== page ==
Moving on swiftly now, to item number three in this ridiculously long blog post (can't you just feel my deprivation?) Yesterday, as I walking to the cinema, I thought about a work friend, Sandra, and a recent phonecall I had with her over a post on this blog concerning Lauren Keech and the story I wrote. Well, I've decided that I'd very much like to expand on the story, but make it more fictional. I'd also like to introduce lots of other issues, but too many in one tale would essentially kill the characters over and over again. The solution? I'm thinking a series of short stories, one every two weeks (that's the plan, anyway), each sold on individually at a low price (revenue of €1) with all the money going to charity. The charities will be chosen based on the theme of the story. Take a cancer-story, for example. The money from that will be going to my favourite cancer charity, The Laura Crane Trust.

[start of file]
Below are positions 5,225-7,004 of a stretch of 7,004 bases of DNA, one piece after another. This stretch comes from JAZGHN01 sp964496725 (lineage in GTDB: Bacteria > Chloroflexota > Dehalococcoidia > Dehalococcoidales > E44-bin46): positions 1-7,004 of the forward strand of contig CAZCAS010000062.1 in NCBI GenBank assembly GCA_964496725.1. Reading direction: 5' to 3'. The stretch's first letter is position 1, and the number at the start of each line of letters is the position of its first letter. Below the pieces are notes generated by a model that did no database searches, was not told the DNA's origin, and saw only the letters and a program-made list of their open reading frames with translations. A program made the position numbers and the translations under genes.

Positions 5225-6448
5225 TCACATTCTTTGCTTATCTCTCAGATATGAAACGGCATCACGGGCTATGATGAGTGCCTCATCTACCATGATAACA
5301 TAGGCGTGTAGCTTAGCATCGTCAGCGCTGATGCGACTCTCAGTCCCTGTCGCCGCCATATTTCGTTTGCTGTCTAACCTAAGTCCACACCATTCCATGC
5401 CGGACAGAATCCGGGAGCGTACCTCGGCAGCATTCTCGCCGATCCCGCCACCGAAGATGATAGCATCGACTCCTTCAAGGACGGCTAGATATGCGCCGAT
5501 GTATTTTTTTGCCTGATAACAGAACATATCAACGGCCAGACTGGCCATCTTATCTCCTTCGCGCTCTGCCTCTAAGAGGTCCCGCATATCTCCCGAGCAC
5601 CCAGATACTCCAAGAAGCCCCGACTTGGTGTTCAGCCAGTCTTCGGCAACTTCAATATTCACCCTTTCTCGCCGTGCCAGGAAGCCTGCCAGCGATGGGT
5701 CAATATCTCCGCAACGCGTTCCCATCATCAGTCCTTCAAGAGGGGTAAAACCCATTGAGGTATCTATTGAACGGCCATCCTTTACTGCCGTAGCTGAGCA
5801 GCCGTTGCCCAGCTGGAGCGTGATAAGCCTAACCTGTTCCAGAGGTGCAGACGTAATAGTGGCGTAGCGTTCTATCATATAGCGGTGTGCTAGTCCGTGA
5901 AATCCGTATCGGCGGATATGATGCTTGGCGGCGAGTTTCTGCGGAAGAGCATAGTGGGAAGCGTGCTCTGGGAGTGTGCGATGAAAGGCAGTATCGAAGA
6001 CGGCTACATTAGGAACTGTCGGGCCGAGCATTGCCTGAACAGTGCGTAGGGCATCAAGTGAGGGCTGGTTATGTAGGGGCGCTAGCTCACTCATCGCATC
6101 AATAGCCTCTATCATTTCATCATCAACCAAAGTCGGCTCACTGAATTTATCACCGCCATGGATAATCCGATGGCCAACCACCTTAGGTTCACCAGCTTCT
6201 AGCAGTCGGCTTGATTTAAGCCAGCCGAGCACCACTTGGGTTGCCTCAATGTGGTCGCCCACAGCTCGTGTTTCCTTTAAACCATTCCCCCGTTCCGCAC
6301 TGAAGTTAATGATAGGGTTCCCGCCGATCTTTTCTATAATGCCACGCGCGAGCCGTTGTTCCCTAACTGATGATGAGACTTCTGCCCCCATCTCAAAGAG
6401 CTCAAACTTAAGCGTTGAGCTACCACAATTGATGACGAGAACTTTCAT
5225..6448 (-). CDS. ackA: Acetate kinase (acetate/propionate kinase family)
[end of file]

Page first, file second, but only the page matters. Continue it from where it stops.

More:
For the series, I'd like to also help promote lesser known charities, which is why I said LCT rather than a larger organisation. I want these smaller charities to get noticed, because they deserve it to. So I'm asking you, please, to submit ideas for charities. I want to know about them, what they do, who they benefit, so that I might be able to work a story around that idea. The more personal the charity is to you, the better.

I'm going to begin work on these stories ASAP, working on Survive The Net at the same time, as well as edits of Meet Sam. When I have about five-six written and the charities' logos and permission, I'll begin posting them online for the low fee. Any and all support would be appreciated.